Over the last year, association mailers have changed up a number of their mailing practices. (Note: In order to have statistically valid results, this section will look back over an entire year’s worth of association mailings instead of the usual monthly or quarterly reporting.)
For example, personalization use is way up. From April 2005 through March 2006, 55.6 percent of association efforts were personalized, a figure boosted by the personalization required for voucher-style mailings and temporary membership cards from AARP and address label freemiums from the U.S. Tennis Association (USTA). For April 2004 through March 2005, that number was a much lower 39 percent.
Envelope use also has been up, which makes sense since these efforts are containing more and more personal information. This past year tallied 94.4 percent envelope efforts, while the year prior featured 85.4 percent envelope efforts. Overall, association mailers tended to stay away from standard size envelopes, with 51 percent of envelopes coming in at miscellaneous sizes. Of the standards, #10 and 4-1/4” x 9” were the most popular sizes, at 17.6 percent and 15.7 percent respectively. The #9 also made a showing at 7.8 percent; while 9” x 12” and 6” x 9” each accounted for 3.9 percent of association efforts.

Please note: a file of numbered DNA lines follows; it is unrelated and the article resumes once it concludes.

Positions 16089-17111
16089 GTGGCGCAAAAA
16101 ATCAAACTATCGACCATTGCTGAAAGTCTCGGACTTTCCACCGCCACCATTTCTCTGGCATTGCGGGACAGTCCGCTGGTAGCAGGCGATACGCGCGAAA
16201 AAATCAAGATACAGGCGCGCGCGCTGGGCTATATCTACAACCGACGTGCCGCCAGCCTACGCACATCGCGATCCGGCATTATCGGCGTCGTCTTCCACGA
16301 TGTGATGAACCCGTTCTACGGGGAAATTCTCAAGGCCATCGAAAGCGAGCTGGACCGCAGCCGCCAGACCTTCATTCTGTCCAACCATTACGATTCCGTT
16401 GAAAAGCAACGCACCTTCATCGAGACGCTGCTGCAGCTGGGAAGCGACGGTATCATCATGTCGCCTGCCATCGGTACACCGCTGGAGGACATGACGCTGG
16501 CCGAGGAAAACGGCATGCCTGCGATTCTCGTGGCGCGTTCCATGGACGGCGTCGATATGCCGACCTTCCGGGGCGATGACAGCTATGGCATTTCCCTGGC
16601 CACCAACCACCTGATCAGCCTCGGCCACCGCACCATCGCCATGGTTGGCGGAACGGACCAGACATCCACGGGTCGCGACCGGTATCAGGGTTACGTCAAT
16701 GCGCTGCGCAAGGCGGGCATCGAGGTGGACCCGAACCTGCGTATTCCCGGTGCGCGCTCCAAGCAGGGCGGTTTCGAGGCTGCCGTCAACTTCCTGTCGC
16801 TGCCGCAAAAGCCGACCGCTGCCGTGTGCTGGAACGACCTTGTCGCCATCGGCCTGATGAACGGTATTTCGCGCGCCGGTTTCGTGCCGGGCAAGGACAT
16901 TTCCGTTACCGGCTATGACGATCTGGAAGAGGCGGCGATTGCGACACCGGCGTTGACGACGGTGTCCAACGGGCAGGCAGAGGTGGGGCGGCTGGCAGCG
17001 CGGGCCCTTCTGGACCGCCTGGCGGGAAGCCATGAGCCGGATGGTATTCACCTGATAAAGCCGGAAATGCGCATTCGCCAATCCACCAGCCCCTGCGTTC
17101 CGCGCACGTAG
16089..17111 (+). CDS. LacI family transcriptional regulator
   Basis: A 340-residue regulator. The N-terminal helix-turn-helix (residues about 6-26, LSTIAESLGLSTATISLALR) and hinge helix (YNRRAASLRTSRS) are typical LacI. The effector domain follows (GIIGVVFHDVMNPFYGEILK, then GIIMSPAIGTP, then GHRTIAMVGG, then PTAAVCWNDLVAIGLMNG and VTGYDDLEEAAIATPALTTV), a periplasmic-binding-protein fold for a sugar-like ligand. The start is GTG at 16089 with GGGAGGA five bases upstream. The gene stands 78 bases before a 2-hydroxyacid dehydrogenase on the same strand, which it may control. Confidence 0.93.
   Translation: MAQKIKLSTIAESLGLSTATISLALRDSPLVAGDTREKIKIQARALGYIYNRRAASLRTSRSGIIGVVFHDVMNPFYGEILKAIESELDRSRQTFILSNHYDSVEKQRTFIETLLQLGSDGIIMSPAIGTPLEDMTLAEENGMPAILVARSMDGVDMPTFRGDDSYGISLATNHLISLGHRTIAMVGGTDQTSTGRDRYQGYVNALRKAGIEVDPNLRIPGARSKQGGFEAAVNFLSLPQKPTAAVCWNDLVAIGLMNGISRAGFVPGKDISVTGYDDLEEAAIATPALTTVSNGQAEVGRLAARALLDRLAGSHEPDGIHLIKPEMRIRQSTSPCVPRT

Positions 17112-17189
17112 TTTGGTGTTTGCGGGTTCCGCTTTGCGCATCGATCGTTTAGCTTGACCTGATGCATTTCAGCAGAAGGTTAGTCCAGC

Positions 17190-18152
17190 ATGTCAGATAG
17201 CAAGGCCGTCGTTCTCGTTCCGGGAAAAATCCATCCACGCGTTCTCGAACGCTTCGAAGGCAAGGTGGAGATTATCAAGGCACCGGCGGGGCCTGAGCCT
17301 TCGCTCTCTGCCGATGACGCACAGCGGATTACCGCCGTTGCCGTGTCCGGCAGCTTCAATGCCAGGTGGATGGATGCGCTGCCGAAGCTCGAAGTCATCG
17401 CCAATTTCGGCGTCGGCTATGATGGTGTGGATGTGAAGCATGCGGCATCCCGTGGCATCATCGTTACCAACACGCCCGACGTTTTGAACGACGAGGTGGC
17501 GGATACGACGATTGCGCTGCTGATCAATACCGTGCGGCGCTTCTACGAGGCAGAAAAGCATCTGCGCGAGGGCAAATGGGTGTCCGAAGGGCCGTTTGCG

Premium use increased quite a bit this past year as well, at 20.4 percent compared to 12.1 percent in the year before. Some popular premiums included tote bags, from the National Association of Female Executives and the American Association of University Women, and ball caps, from Boat U.S. and the USTA. Freemiums also showed some legs among association mailers, with labels from USTA and Food and Wine Connoisseur Club; stickers from Boat U.S.; and a magnet from Promotional Products Association.
And all in all, it seems these upward trends aren’t just tests, as 68.8 percent of last year’s association mailings were received more than once, indicating possible control status. Comparatively, the year before logged a lower 51 percent possible controls.